You must follow the same process for “Heating Conversions” above.  If you presently own a fireplace you are obliged to use it in a responsible manner and have it and the flue regularly cleaned and maintained.

VII.  How To Protect Your Unit.

Unit owners are responsible for their own actions, both with and apart from the Trust.  The Trust has secured a Master Condominium policy, subject to the policy exclusions, covering property and liability related claims.  The intent is to provide coverage to the Common areas.  Additionally, the property coverage form is considered “all in”, covering through the walls of the individual unit to include permanent fixtures, in addition to the following:

 a)  completed additions, alterations and improvements
 b)  permanently installed fixtures
 c)  wall to wall carpeting and hardwood flooring
 d)  paint, wallpaper, light fixtures
e)  appliances used for refrigerating, ventilating, cooking, dish washing and laundering

Insurance
Any property loss under the master policy is subject to a $1000 deductible.  It is the individual unit owner's responsibility to insure the first $1000, which may be done by purchasing an HO-6 Condominium unit owner's policy.  The policy automatically comes with a $1000 limit of dwelling (building) coverage, subject to the unit owner's own deductible.  Coverage may be broadened by using the HO-32 and HO-35 endorsements.

Liability coverage, under the Trust's Master Policy, protects the Association for claims involving bodily injury or property damage within the Common areas.  Normally, negligence needs to be established in order to determine coverage and potential pay-outs.  Nonetheless, the Master Policy is designed to defend liability suits or claims brought against the Trust, and will pay on behalf of the Trust, all sums which the Trust becomes legally obligated to pay.  Below is a summary of the limits:

a)  Bodily Injury/Property Damage:  $1,000,000 any one occurrence-$2,000,000 aggregate
b)  Personal Injury:  $1,000,000 any one occurrence
c)  Medical Payments:  $5,000 any one occurrence

The above descriptions are intended to give you an idea of what is and what is not covered by the Trust's policies.  In any event the actual policies will take precedence.  The Master Policy is available for you review.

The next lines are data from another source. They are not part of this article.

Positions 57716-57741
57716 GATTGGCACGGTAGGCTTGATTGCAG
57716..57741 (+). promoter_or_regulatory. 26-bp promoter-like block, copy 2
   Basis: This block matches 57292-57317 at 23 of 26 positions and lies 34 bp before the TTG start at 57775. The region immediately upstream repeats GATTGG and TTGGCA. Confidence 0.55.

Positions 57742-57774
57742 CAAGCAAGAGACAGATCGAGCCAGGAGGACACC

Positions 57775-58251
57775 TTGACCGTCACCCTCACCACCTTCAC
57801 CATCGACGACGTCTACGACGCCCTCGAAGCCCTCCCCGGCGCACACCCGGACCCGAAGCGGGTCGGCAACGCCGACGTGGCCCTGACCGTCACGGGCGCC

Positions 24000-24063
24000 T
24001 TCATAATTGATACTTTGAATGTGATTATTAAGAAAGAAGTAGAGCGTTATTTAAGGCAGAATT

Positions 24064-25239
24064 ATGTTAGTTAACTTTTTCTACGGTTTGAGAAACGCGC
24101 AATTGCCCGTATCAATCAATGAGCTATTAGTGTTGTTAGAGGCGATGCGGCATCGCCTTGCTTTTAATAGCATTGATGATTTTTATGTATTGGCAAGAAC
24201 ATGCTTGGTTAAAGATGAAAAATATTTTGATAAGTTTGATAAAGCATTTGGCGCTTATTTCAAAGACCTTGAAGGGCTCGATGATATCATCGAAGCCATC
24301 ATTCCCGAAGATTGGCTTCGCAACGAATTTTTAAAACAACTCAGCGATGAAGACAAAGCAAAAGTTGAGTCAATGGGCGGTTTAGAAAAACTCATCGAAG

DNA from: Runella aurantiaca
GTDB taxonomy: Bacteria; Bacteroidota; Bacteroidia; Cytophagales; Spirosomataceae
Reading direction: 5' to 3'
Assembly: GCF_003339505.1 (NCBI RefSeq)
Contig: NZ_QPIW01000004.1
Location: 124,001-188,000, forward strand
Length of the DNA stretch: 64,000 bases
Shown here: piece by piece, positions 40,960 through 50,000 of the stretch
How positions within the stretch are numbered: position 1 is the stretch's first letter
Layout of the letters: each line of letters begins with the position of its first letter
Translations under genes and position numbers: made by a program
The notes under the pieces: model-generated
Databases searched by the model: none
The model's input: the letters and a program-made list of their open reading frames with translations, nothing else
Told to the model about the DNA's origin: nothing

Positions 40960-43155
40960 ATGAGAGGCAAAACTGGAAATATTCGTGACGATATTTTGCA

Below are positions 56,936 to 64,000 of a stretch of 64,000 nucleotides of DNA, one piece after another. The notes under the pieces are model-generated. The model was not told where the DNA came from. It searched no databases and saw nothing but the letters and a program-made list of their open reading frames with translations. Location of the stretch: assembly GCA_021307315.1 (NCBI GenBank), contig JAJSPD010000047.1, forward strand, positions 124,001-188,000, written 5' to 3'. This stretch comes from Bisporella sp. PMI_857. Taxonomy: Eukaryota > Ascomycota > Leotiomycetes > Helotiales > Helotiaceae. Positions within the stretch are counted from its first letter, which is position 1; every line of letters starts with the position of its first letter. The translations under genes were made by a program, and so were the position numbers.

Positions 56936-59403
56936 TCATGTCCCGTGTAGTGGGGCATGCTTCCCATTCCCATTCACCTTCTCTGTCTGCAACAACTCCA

Procedure for Property Damage Claims:
1)  Immediately report any and all claims to the agents for both your Homeowners and the Master Policy.

2)  Arrange to protect the property from further damage and loss.  It is all right to make temporary repairs, such as boarding up open areas, or drying out water-soaked goods.  The costs involved in such measures are recoverable under any type of policy.  Other repairs, however, should not be made until clearance has been given by the insurance adjuster.

3)  Try to determine the exact cause of the loss.

Procedure for Liability Claims:
Accidents which injure people visiting you, or which damage their property, are an ever-present possibility.  In the event that someone is injured in or about your unit, the following steps should be taken:

1)  Observe the person before s/he is removed from the premises.  This enables you to make a first-hand description of the accident and to identify the injured party at a later time.

2)  Inspect the area where the injury reportedly occurred.  If, in your judgment, the area continues to pose a hazard, take appropriate measures to prevent injury to others.  Do not make repairs until the adjuster inspects the area.

Since it is the adjuster's role to decide legal liability you should not dispute facts with the claimant.  The best approach for you is to be courteous and helpful, but make no admissions or promises other than that the accident will be reported to both of your agents, Homeowner's and the Trust's.  These suggestions also apply to damage done to the property of others.  You should take care to prevent further loss and to preserve evidence for the adjuster.  You should also advise a Trustee of the matter, as soon as possible, in order that the proper notification is given to the master coverage provider.